ChatGPT Team is un-secure for businesses and organizations without some form of Invitation Control

ChatGPT Team, a self-serve subscription plan designed for organizations and businesses wishing to adopt ChatGPT for use among their teams! - OpenAI Support Bot

We are a smaller company with slightly less than 100 members. We have been trying to get in touch with OpenAI about Enterprise since September but have not received any response. Since October, we have been reimbursing employees’ ChatGPT Plus subscriptions. We have been huge proponents and users of OpenAI’s services at our organization.

When the ChatGPT Team subscription launched, we felt seen. Finally, we could get our employees into a safe space where conversations were not used for training, and Custom GPTs could be private to our organization and finally be useful because they could contain company information that couldn’t be extracted by malicious actors who found the links.

This was the Enterprise experience we were waiting for. Due to our size, this is the only Enterprise option that we have, and I imagine we are not the only organization in this class.

After paying for the first 40 seats at the annual rate, we discovered that all members can invite an arbitrary number of new members. Not only this, but any member can obligate the Team to pay for more seats, pro-rated, and neither Admins nor Owners can prevent this. These costs appear to not be easily refundable.

I’m sorry for the strength of my language, but this is completely absurd.

There are two major security and billing issues with this:

  • Malicious actors are provided an unauthorized access vector to Custom GPT knowledge via every member.
  • Malicious or non-malicious actors can generate unauthorized billing costs by inviting new members, even outside the range of baseline seats.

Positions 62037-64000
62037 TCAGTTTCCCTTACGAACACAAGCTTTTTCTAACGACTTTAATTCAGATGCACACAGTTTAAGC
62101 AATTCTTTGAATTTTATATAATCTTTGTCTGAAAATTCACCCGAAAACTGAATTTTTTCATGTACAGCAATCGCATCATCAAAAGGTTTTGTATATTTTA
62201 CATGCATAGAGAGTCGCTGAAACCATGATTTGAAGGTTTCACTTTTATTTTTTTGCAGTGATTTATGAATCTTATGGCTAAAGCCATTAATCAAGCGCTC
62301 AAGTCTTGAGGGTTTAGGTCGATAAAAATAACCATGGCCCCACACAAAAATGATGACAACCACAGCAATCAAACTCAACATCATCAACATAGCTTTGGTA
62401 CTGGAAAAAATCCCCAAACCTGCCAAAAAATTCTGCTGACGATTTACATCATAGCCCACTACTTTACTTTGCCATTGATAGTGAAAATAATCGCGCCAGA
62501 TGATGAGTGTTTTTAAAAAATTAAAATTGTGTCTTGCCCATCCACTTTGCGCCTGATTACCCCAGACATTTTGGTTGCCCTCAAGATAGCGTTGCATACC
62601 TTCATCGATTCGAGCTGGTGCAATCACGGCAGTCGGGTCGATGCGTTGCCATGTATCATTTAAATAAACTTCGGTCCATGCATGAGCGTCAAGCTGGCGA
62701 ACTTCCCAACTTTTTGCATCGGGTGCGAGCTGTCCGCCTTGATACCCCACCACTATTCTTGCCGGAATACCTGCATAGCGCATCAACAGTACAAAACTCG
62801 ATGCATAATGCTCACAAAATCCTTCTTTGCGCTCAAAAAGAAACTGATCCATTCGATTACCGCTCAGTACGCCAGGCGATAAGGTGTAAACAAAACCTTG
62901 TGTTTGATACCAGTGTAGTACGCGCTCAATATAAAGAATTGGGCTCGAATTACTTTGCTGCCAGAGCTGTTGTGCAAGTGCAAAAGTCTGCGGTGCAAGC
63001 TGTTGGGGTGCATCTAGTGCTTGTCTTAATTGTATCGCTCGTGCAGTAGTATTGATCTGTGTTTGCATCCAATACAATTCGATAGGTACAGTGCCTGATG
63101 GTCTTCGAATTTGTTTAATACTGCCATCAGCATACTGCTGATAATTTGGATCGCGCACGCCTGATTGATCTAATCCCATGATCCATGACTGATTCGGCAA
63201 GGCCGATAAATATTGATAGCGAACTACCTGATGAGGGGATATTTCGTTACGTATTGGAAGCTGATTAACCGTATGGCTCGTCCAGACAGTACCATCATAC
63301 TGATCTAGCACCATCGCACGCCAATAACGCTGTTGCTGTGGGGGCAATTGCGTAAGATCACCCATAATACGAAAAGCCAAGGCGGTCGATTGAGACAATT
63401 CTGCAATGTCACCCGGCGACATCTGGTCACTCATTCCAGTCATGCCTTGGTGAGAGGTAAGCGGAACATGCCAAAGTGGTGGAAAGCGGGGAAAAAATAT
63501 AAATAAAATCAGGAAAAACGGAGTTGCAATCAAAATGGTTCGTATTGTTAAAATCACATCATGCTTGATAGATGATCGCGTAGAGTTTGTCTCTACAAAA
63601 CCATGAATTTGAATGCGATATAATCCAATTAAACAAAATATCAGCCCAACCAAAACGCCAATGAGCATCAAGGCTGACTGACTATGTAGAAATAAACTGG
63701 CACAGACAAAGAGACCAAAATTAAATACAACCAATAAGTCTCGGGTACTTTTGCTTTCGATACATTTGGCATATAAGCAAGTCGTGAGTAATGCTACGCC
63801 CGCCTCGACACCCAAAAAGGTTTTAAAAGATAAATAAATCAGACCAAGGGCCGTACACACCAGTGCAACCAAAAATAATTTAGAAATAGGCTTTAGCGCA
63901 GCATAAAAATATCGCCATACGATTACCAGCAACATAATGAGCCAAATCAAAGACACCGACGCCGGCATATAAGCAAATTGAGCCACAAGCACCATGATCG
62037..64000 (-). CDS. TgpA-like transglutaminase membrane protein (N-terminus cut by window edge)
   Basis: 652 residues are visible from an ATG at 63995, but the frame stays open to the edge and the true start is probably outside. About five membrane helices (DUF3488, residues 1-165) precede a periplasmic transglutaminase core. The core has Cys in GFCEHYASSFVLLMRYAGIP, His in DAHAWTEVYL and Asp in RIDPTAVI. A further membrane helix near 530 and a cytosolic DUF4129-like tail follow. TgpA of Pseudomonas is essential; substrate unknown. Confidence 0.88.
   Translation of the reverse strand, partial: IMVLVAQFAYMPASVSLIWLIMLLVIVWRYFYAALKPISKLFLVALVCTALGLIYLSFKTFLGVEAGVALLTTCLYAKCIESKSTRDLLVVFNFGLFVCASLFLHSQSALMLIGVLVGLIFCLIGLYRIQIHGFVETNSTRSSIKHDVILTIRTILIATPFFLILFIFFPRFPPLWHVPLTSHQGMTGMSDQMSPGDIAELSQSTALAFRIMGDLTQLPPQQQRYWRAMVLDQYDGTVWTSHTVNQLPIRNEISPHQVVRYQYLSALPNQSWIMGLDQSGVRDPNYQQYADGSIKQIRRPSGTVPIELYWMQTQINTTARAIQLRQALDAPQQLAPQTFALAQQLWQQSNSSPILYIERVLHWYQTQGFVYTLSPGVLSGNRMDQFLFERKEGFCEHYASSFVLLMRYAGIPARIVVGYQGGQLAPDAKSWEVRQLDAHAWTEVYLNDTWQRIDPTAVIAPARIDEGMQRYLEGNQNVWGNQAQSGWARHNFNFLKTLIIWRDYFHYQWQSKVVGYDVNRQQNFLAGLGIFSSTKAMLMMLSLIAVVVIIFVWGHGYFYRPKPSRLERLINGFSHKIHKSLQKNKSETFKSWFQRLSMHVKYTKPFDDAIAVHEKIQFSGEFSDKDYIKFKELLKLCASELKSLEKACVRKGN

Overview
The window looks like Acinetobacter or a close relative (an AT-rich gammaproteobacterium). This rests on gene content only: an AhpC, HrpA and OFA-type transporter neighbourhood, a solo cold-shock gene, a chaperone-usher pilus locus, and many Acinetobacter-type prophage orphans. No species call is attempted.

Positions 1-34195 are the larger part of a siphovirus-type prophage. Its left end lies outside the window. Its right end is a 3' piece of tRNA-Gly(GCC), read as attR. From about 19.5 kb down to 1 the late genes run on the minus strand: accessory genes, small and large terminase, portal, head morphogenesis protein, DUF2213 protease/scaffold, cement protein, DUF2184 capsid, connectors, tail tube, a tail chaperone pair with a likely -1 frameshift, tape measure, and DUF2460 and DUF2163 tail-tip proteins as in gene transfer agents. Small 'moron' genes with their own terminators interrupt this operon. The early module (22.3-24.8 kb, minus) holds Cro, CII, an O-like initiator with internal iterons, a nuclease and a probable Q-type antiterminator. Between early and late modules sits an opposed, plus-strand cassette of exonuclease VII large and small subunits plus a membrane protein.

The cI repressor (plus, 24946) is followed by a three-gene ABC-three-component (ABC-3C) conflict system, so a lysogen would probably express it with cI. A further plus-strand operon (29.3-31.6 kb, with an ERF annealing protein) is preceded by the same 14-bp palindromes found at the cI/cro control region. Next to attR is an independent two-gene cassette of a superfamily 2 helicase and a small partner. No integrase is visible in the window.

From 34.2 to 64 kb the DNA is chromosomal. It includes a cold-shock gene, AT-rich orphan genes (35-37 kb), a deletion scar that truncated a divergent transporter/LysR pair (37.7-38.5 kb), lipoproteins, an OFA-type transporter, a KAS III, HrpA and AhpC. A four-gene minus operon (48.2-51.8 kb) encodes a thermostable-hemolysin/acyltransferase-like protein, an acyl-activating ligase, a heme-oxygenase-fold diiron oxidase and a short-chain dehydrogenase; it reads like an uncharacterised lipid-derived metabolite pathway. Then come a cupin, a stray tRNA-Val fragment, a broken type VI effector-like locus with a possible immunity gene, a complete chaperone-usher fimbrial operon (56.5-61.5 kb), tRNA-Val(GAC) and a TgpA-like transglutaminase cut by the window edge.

These vulnerabilities are incredibly easy to abuse and impossible to protect against. Adding new members can even be accomplished via CSV.

Because ChatGPT Team is the only option available for our organization, there needs to be some form of invitation control. This design choice is so unexpected for a company like OpenAI. No organization our size can ethically use this product without this feature.

One hundred members is too large a group to be able to fully trust every member with security and billing repercussions.

I’ll repeat: ChatGPT Team needs some form, any form, of invitation control.

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As a category moderator who reads all posts and was working to get an answer for the ChatGPT Team invite question, I was equally surprised by the response.

In reading your post, two thoughts come to mind:

  • As many have noted, OpenAI has customers willing to pay more for additional products like ChatGPT Team, each with different configurations. In your case, the ability to limit just the owner of the ChatGPT Team account to sending invites is a welcome option or additional plan.
  • The owner of a ChatGPT Team account should have the ability to set a hard limit on the number of seats and adjust it as needed. This way, the current design could allow any user to invite others, but the invite would fail if a new user joins, exceeding the hard limit. Not a perfect solution, but one that might mitigate the problem and be an acceptable change for OpenAI to ChatGPT Team.